A worm is similar to a virus, but does not need to attach itself to a host (such as a file, disk, or program). Worms move across networks, exploiting security holes on target computers, and then installing themselves into the system software on host machines. From its new home on a host computer, the worm searches for new targets on which to replicate, and the process continues across the Internet.

Technically speaking, worms are programs whose sole purpose is to replicate and spread themselves to other computers. Some programmers write them with no other purpose or intent than to see how far they will spread … However, in recent years, worms have been used as the vehicle by which viruses are primarily spread. Commonly, once a computer has been infected by a virus/worm (usually by opening an infected e-mail attachment), the virus component will set up and begin running an SMTP mail server, and the worm component will begin to replicate the virus/worm and e-mail it to addresses found in the computer’s e-mail address book.6


Worms may carry dangerous payload as they travel around the Internet. They may leave a Trojan horse behind or some other backdoor access to a user’s system. They may also plant a virus or damage data on target systems. One of the main indicators of the presence of a worm on your system is that performance grinds to a crawl while the machine is connected to the Internet but speeds up when it is no longer connected.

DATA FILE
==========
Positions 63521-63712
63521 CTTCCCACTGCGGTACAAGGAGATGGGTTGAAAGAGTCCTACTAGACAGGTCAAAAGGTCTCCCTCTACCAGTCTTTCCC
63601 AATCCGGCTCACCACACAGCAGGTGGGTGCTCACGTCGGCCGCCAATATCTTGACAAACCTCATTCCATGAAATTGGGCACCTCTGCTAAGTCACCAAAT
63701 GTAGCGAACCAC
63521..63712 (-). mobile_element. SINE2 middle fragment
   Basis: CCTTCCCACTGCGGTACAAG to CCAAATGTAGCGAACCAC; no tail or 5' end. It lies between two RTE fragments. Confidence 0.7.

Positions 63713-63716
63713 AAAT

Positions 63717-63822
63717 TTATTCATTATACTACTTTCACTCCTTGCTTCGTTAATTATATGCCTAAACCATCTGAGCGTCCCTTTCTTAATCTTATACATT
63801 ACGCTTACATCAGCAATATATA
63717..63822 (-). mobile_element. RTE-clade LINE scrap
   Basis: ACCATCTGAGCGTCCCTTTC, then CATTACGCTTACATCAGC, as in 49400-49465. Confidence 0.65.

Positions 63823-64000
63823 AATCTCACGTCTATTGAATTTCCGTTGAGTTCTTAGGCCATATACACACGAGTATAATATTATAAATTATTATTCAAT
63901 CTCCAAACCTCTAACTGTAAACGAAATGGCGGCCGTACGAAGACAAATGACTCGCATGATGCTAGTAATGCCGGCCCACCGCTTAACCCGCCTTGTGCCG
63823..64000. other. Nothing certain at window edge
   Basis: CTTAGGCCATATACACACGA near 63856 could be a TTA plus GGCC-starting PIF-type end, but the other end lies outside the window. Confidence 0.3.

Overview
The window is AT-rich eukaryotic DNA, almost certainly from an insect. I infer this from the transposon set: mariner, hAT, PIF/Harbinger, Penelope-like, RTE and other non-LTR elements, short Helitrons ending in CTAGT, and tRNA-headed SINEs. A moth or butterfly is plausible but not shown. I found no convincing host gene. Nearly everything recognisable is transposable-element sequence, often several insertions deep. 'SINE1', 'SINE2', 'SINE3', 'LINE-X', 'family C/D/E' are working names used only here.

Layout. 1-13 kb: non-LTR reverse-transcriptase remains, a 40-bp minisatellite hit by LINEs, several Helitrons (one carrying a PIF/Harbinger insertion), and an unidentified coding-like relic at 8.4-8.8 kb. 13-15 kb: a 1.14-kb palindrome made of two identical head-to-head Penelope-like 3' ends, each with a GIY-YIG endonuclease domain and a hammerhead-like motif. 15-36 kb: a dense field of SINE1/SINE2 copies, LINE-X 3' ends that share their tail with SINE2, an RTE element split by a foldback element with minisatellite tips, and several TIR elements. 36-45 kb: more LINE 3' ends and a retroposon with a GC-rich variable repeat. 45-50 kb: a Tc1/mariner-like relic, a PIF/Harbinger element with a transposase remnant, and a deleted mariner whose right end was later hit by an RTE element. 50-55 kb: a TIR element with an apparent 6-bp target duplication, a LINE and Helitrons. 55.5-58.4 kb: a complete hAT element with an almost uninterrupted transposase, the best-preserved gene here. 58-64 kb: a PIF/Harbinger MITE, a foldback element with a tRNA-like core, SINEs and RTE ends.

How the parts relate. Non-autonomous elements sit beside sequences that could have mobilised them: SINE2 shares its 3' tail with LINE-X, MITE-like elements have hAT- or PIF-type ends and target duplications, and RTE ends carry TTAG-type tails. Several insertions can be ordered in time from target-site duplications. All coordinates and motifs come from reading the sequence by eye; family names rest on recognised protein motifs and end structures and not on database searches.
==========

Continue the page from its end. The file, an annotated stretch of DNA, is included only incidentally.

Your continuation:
How do I protect my computer against worms?

The greatest protection against worms is to make sure that your system’s firewall is turned on. These days firewalls are standard equipment in modern operating systems, but sometimes they’re turned off. So just make sure yours is turned on. If you have questions, refer to a professional computer repair shop.

6 “Computer ‘Malware’: Worms, Trojans, Back Doors and Viruses,” Penn Computing, University of Pennsylvania (July 13, 2007). http://www.upenn.edu/computing/security/malware.php

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